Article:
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Marketing

Published December 18th 2018

How Social Media Can Help You Manage Surges in Demand For Your Products

Guest blogger Jake Rheude from Red Stag Fulfillment shares tips on supply management when social media interest is taking off.

When consumer interest moves so quickly, it pays to be prepared for a sudden rush in demand.

Guest blogger Jake Rheude from Red Stag Fulfillment takes you through some of the ways you can stay on top of sudden interest in your products on social from a supply management perspective.

When interest is high, pause before acting

Say your marketing strategy pays off big time. A leading influencer in your niche shares your product on Instagram. Your carefully crafted video ad is getting air time and shares galore across social networks. Somehow you’ve cracked the front page of Reddit.

It’s only a matter of time before the orders start piling up – what can you do to optimize your supply in the face of escalating demand?

First of all, check to make sure that the feedback you’re getting online is positive. It’s worth analyzing your mentions to see what people are saying before rushing to decisions.

Break down the mentions by product

Assuming that the majority of noise you’re hearing is good, narrow in on whether that chatter is about your brand in general or about a specific product you sell.

It’s unlikely that all of your products are equally popular. Segment the mentions by product so you can determine exactly what it is that could be flying off the shelves.

Is location a factor?

Part of savvy demand forecasting involves filtering your social media mentions by region.

If you’re Nintendo, where’s the hype for the Switch coming from? Are there areas where it seems disproportionately popular?

Again, assuming your mentions are positive, it’s probably a good idea to order more inventory to be stocked at warehouses closer to those areas of high demand. This follows the classic supply chain model of zone skipping, where you save money on shipping costs by moving inventory to a location that’s closest to the bulk of your customers.

Don’t under-do it

So, you’ve run the tests and the numbers are coming back huge. There are a lot of people interested in your upcoming promotion.

This is probably a good reason to order extra inventory, or you risk facing a Szechuan sauce disaster.

A buffer of spare inventory should be enough to account for a jump in perceived interest from your audience, but not so much that if you’ve over-ordered it ruins you.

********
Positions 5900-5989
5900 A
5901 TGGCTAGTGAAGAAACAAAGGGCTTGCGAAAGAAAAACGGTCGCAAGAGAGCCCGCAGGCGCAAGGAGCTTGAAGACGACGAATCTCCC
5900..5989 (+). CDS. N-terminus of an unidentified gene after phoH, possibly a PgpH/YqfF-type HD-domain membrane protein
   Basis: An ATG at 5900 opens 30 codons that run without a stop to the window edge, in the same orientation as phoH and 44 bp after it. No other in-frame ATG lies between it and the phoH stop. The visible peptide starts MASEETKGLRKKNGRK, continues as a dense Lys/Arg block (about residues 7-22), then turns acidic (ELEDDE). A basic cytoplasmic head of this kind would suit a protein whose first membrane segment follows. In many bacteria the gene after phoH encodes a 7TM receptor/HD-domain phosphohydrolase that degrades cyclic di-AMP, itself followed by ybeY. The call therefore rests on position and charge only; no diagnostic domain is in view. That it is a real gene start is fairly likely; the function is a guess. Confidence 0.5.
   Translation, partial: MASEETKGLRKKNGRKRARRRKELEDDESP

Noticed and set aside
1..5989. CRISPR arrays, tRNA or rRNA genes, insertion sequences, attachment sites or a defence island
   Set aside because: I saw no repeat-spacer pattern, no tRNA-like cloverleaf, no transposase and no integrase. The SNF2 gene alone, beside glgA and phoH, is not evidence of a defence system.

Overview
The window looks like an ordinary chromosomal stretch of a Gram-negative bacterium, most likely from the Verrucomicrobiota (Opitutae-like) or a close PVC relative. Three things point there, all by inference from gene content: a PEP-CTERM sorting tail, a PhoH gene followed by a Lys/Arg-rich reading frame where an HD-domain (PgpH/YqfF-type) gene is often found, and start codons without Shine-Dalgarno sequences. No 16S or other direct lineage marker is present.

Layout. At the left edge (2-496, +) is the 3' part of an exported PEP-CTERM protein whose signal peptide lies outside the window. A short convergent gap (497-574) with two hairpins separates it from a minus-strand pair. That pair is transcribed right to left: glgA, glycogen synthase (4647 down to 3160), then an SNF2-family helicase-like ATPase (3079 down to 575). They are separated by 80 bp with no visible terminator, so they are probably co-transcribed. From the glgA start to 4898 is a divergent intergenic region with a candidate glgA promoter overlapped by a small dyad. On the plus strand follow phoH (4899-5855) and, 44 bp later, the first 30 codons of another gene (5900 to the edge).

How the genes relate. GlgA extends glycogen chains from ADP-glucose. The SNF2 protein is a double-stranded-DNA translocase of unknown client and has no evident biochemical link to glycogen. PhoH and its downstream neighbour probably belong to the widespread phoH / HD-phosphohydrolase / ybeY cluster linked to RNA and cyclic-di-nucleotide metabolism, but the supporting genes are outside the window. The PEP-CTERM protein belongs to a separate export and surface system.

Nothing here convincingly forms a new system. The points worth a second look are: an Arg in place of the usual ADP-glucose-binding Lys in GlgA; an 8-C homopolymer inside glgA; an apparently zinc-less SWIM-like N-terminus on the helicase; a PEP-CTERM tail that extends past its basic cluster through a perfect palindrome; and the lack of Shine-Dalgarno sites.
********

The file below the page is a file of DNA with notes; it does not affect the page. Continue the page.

Follow your rivals, but be careful

It definitely hurts seeing your direct rival for survival go viral (try saying that three times fast!). It’s frustrating to see their products gain a boost in interest when you believe yours are better.

The answer isn’t to get mad, it’s to get creative.

You need a counter-marketing strategy that can capture some of their momentum and translate it into hype for your brand. Think of the video ad wars we’ve witnessed between mattress companies such as Casper, Purple, and Leesa. Or consider the satirical ads mocking Elton John’s cameo in this year’s John Lewis Christmas commercial in the UK. Talk about shots fired.

If you’re really bold, cheekily call out the other guys in your own ad, or start slinging some shade on Twitter like Wendy’s does all the time.

There are so many ways to approach creating good counter-marketing content. Do you want to make fun of the competition’s branding? Do you want to poke holes in their product’s quality or service? Have they made a serious faux pas?

The benefits of a successful counter-marketing strategy are numerous:

  • You can steal potential customers or existing customers right back
  • You can raise brand awareness by riding the hype
  • Plus, there’s the notoriety for being the brand that called out their competitors and made money from them

But remember, not all audiences will appreciate these kinds of actions. If you get the tone or messaging wrong, you’re going to look like you’re trying to hop on the hype train instead of relying on your own ideas. And even if your content is good and gets mostly favorable reactions, you’re giving a free shoutout to your competitor. Is it worth it?

Some parting words of advice

Hopefully it’s going to be an epic holiday season for you. That said, surges in interest around your brand, product, or industry can happen at any time of the year so it’s good to stay on top of the conversation at all times.

And a friendly reminder – don’t forget about your existing customers. Make sure that the post-purchase experience is stellar and leaves nothing to be desired. At the end of the day, stepping up your marketing game on social media to match demand doesn’t mean you should neglect your current customer base, and an all-round positive experience is important for building loyalty at a time when it’s at an all-time low.

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